Aggressive Advocates For Your Rights

May 2012 Archives

Finding Injuries and Forgetting People in New Jersey.

What happens when an attorney does not name every party who may be responsible in a medical malpractice suit? Does forgetting a person rise to the level of legal malpractice?Dellaquila v. Bendit Weinstock P.A., A-5268-10T4, 2012 WL 1581219 (N.J. Super.Ct. App. Div. May 8, 2012), is a case which deals with this issue as well as how forgetting a person interacts with the statute of limitations which has previously been discussed on this blog.

Of Suits and Settlements in Pennsylvania.

Jan Rubin Association Inc. v. Nixon Peabody LLP, 2008 WL 4106694 (Pa. Com. Pl. June Term 2007) is aPennsylvania case which examines settlements in the same way earlierNew Jersey cases have. Most importantly, the case shows that settlements, even if signed, will not prevent a legal malpractice suit. However, often times, there may be another condition which does indeed prevent the suit.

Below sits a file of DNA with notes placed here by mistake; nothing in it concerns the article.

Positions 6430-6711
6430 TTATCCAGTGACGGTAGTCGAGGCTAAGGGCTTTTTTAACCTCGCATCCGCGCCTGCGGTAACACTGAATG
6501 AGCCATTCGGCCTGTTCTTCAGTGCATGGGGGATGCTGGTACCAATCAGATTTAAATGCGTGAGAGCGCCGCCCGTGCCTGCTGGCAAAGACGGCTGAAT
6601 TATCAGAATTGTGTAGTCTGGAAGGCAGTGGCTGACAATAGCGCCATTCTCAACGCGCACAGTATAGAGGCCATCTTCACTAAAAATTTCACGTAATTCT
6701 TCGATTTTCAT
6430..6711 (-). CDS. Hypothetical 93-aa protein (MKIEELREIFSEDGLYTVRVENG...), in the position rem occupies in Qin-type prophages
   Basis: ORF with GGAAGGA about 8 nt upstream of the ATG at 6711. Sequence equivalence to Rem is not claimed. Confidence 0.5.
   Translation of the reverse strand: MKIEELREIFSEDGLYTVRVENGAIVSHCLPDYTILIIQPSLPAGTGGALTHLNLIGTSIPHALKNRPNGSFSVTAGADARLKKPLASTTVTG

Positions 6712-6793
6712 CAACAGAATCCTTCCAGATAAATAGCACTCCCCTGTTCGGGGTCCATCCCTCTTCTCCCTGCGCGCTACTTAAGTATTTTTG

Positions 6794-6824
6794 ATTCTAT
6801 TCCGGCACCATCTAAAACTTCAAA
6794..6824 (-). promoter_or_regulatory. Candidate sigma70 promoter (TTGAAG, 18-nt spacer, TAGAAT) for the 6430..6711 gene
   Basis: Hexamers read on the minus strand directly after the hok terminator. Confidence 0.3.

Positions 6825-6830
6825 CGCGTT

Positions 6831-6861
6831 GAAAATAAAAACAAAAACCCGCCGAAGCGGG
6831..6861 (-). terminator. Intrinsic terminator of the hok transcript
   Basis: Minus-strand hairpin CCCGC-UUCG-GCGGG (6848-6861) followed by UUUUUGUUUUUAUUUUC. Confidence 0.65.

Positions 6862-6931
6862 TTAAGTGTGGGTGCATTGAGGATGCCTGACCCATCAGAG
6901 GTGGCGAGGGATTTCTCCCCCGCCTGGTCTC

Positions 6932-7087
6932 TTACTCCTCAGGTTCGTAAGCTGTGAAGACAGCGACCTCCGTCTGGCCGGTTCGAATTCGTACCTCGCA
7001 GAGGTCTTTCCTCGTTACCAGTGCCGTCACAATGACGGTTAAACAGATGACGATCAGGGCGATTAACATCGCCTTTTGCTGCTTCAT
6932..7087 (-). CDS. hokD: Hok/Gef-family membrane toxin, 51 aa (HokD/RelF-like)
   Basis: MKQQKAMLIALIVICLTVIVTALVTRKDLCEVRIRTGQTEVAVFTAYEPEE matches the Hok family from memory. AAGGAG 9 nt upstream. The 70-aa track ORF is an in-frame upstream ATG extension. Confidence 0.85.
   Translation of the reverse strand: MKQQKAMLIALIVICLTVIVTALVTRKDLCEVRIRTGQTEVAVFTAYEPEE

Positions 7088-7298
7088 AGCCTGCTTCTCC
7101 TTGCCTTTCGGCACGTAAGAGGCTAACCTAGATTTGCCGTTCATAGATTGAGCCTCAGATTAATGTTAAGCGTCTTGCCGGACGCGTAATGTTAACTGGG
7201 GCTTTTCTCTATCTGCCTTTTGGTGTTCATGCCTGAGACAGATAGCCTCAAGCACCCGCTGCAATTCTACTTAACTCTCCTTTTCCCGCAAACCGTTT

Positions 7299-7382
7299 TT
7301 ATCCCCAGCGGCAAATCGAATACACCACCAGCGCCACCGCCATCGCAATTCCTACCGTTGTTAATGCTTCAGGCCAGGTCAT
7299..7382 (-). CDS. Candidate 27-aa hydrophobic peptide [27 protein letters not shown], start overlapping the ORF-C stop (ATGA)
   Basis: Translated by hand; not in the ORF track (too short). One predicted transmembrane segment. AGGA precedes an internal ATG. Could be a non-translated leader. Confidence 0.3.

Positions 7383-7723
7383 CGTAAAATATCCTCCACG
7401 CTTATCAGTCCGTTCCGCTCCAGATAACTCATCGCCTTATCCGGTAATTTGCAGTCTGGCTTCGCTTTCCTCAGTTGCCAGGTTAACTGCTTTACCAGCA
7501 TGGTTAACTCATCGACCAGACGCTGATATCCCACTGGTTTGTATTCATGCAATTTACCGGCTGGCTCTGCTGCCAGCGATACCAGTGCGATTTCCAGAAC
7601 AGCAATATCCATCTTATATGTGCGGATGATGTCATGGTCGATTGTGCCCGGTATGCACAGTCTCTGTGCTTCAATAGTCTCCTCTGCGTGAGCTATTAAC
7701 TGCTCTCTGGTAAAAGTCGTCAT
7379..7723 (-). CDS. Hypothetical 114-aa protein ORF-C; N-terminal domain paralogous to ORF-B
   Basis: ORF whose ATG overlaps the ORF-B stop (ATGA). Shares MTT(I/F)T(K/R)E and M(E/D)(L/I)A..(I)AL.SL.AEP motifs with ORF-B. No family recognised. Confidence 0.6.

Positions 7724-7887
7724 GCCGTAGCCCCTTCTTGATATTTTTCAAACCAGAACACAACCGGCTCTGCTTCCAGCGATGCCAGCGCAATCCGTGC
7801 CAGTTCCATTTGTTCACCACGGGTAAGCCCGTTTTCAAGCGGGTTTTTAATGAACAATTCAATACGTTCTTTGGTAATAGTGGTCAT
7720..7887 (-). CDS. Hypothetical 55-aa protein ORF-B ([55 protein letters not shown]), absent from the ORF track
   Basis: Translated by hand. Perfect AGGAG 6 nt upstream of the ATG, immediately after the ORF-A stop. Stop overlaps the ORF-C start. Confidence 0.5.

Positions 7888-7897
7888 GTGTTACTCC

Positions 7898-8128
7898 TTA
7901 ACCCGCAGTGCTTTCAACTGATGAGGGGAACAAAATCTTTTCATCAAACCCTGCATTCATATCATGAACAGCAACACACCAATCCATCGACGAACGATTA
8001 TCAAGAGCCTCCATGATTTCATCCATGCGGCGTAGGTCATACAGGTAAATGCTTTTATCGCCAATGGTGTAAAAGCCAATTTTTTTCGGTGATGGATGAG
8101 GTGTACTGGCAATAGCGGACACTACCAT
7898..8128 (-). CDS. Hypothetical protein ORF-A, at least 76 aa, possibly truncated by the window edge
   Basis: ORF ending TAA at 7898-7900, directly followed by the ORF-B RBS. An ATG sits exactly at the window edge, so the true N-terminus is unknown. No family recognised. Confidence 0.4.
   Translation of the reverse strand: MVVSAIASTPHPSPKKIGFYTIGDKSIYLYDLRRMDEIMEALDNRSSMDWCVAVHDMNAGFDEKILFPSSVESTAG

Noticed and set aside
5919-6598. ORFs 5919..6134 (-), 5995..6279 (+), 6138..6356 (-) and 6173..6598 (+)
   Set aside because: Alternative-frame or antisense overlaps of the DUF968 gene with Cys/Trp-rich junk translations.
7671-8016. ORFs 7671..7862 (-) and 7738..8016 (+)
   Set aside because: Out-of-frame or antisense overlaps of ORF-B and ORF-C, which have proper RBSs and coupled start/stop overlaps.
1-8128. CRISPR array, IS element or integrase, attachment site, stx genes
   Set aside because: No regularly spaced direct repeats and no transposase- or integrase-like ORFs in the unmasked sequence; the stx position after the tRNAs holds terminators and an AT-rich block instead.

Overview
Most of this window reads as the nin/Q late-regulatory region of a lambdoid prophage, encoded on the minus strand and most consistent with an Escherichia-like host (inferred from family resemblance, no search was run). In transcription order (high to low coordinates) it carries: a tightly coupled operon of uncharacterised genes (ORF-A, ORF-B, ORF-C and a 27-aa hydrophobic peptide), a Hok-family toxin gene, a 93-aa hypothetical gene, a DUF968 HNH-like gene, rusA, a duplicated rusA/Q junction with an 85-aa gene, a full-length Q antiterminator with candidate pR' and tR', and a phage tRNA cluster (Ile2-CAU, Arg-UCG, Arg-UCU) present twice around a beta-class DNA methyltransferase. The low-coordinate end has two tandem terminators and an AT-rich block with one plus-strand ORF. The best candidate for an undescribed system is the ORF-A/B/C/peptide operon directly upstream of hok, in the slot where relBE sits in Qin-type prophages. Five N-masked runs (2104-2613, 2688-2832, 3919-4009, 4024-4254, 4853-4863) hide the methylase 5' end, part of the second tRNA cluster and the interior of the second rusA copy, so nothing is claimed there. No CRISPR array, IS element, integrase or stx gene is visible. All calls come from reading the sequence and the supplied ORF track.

The Rule, not the Exception.

Smith v. Grayson, A-1072-10T4, October 17, 2011, (N.J. Super. Ct. App. Div. 2011) is a case which details 3 main points. The first point demonstrates the limits of the Puderdoctrine, outlining when a settlement may be ripe for a malpractice suit. The second point concerns the basis of attorney opinions in malpractice suits. Finally, the case deals with 3rdparty malpractice liability, such as when a defendant attorney retains consultant counsel to help with a case.

Protecting Legal Consumers.

In the context of attorney-client relationships, people often forget that a client is a consumer of legal services. Given the scope of this definition of consumer, it is inevitable that a client may attempt to bring a cause of action under consumer protection laws in addition to common law malpractice. Beyers v. Richmond, 594 Pa. 654 (2007) is an interesting case which considers the applicability of consumer protection statutes to legal representation which may be more deficient than allowable.

Better Safe than Sorry.

Swain v. Alterman, A-4214-10T4, 2011 WL 6112126 (N.J. Super. Ct. App. Div. December 9, 2011) is an important case inNew Jersey for legal malpractice plaintiffs who do not properly procure an affidavit of merit. The affidavit of merit is a letter from another attorney stating that the defendant attorney did not uphold his duty as required by the profession.

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